The Limited Value of Ideas (part 2)

Suburban Stockade Banner

Suburban stockade introduction

Last week, we talked about ideas and how they’re not worth anything until they are tried out in the real world.

Less sleep, particularly broken sleep, makes me psychotic and suicidal.

Less sleep, particularly broken sleep, makes me psychotic and suicidal.

The same problem of ideas versus reality happens in my kitchen. Wonderful meals that take an hour or more to prepare and get eaten in ten minutes and then the time to clean up afterwards. We have to eat, and when I have other things to do, like trying to write “Her Martian Tiger” to make us some money, the concept of frozen pizza and canned soup becomes very attractive. Is it the best diet? God, no. Quick and convenient and fills the belly? Yes, it does.

Ideas always run into that pesky time-management problem. What do you do first? Which thing takes priority? I have to sleep eight or nine hours a night to remain functional and sane. I found this out the hard way as less sleep, particularly broken sleep, makes me psychotic and suicidal. So I can’t cut back. I have to exercise an hour every day to keep the weight down and the joint pain away. Eating and body hygiene. I’ve lost a lot of my twenty-four hours per day here. Household chores, including errands and grocery shopping. Some time spent on community activities and seeing the friends I claim to care about. More time spent on family members I claim to love. Walking my dog. All that time lost to following up on every idea that I have.

I look at my ideas and try to choose the most important ones to work on, or the ones that seem the most productive. Doing ideas that seem the most interesting can, over time, lead to many, many unfinished projects. I try very hard now to not start new projects without finishing the old ones. The mending pile must be dealt with before I start making my dream collection of fabulous coats and cashmere hats.

I really do want a collection of fabulous coats as a coat is what most people see me wear in the fall, winter, and spring. My coats are my advertisements for my sewing and design skills. Wearing a ratty old coat that I bought at a thrift shop twenty-two years ago does not say: what a great designer and seamstress. It says: this woman doesn’t know how to dress. Is that the image I want to project? Well, no, not really. So the coats move up the work hierarchy. With each beautiful coat design, I have to consider not just the idea — so perfect! so fitted! so unique and eye-catching! — but the reality of the time spent making it, the cost of the materials and whether or not my sewing skills match the idea in my head. And will my idea actually work in the real world? Holding together, being flattering, keeping out the cold? I won’t know that answer until after I spend the hours cutting, pinning, basting, fitting, and sewing. If my ideal coat turns out to not work, then all of that time, money, and life energy are lost. I get some improvements in my skills but it is still annoying to spend ten or twelve hours of my life on something that turns out to be unwearable.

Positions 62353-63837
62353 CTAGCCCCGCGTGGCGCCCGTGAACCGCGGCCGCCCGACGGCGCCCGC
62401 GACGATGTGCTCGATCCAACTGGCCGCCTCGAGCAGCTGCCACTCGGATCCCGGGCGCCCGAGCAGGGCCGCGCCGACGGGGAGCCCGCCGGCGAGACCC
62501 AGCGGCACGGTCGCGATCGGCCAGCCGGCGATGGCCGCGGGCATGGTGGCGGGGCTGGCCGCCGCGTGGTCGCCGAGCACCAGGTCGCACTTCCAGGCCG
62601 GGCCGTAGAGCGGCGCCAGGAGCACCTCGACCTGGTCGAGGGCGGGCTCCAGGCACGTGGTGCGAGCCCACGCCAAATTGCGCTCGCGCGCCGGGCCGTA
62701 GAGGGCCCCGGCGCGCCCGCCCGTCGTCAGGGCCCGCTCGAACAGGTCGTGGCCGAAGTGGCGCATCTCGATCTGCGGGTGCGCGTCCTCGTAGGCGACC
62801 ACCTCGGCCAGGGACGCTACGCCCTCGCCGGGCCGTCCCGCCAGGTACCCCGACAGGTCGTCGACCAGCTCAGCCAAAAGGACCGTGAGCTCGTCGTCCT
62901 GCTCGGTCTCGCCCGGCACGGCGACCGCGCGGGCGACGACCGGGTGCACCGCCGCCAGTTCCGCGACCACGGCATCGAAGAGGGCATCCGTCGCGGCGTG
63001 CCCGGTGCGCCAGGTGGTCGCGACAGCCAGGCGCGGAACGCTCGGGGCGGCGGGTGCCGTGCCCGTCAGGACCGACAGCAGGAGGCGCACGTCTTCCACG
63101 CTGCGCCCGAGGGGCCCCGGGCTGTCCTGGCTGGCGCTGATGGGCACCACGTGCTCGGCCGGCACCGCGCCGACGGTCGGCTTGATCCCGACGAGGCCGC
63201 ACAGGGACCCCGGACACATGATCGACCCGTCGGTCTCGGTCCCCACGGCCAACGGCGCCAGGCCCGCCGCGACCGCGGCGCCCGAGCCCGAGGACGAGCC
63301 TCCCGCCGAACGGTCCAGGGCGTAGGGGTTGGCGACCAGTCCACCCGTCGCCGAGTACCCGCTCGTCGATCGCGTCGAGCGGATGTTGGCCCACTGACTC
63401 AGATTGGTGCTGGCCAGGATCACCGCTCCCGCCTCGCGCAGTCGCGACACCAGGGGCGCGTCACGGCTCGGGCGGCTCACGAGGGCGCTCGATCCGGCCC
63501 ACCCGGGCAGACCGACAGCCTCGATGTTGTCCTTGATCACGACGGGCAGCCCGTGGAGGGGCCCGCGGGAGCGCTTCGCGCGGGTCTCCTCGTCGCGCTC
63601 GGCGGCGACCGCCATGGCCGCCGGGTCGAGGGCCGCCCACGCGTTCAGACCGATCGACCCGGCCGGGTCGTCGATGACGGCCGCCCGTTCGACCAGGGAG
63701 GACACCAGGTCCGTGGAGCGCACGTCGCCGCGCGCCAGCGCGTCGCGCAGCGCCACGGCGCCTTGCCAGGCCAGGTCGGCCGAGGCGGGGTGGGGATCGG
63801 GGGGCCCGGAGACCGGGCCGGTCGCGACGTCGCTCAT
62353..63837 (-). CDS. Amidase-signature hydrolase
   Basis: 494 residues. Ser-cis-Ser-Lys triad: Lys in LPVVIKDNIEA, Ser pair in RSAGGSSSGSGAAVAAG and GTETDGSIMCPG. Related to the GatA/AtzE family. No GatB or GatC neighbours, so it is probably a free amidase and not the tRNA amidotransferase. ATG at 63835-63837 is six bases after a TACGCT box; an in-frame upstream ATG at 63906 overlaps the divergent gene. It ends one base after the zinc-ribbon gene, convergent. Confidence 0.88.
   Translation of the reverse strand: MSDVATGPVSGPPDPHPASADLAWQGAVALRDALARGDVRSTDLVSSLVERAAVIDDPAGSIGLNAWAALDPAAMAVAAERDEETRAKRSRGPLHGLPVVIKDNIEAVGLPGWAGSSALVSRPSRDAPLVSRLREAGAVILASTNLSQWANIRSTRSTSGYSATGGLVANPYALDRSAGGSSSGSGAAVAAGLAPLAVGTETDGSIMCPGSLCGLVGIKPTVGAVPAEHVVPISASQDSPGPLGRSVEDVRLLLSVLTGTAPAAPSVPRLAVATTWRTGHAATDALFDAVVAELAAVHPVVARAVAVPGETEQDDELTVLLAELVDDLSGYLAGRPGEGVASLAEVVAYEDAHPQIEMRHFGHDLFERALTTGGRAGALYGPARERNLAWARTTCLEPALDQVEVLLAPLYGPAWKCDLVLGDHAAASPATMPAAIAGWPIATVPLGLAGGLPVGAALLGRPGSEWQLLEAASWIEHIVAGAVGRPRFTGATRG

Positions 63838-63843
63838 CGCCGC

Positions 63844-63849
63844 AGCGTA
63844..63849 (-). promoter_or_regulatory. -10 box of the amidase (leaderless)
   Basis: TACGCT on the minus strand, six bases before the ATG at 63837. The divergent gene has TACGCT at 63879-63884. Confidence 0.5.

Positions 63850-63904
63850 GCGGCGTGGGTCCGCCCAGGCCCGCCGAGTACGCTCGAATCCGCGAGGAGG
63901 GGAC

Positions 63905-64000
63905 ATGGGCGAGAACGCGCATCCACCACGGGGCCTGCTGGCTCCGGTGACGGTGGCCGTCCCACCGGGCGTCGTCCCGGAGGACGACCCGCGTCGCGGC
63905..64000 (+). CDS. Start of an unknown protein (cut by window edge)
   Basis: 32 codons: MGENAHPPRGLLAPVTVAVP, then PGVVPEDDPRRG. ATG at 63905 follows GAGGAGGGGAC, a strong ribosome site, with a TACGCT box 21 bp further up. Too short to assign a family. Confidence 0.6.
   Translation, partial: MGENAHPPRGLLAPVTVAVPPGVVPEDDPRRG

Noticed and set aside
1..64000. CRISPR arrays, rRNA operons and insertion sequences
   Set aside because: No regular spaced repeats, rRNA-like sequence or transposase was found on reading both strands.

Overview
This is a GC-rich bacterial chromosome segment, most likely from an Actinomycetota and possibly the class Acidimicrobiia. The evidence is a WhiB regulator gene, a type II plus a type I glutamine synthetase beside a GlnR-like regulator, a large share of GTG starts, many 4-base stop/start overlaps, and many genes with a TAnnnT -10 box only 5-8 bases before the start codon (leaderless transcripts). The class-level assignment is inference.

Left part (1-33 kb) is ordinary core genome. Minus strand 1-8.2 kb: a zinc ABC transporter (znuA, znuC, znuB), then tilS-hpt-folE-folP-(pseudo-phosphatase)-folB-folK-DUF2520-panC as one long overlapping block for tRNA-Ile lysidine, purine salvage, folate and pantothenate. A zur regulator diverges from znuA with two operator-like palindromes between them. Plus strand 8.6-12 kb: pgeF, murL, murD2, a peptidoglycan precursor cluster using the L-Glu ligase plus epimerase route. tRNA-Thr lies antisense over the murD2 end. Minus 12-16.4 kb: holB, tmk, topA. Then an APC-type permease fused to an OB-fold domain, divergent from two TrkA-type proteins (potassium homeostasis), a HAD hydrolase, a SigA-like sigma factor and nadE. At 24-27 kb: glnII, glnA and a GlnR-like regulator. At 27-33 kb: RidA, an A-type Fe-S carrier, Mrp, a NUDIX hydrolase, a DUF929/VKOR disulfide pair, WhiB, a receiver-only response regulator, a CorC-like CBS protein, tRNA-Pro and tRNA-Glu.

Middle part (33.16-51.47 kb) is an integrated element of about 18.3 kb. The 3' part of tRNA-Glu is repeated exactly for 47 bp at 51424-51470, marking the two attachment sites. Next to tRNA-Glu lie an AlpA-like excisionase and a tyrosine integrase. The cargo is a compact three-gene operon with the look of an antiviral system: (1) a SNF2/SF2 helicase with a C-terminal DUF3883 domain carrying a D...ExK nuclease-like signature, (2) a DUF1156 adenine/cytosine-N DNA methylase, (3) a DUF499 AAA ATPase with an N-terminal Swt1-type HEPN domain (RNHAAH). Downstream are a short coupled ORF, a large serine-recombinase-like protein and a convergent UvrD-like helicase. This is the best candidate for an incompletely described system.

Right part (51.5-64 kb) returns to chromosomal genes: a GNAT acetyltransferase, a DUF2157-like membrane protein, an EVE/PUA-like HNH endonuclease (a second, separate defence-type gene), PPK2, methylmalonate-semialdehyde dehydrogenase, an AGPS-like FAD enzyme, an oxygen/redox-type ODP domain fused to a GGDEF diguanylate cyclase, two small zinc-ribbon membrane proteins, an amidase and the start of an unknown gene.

You can’t always tell going into a project if the idea will work or not. You just have to spend the time and energy and then find out at the finish line if the effort put into the idea was worth it. More experience helps, a little, to judge the validity of an idea. I spent the summer making fabric shopping tote bags for the Derry Twp. Winter Arts and Crafts show and I have a much better idea now of what fabrics will work in a purely mechanical sense and which ones won’t. Unfortunately, this particular idea did NOT pan out as we sold only five (!) fabric tote bags out of the 85 I made. Hundreds of hours got put into an idea that didn’t earn its keep.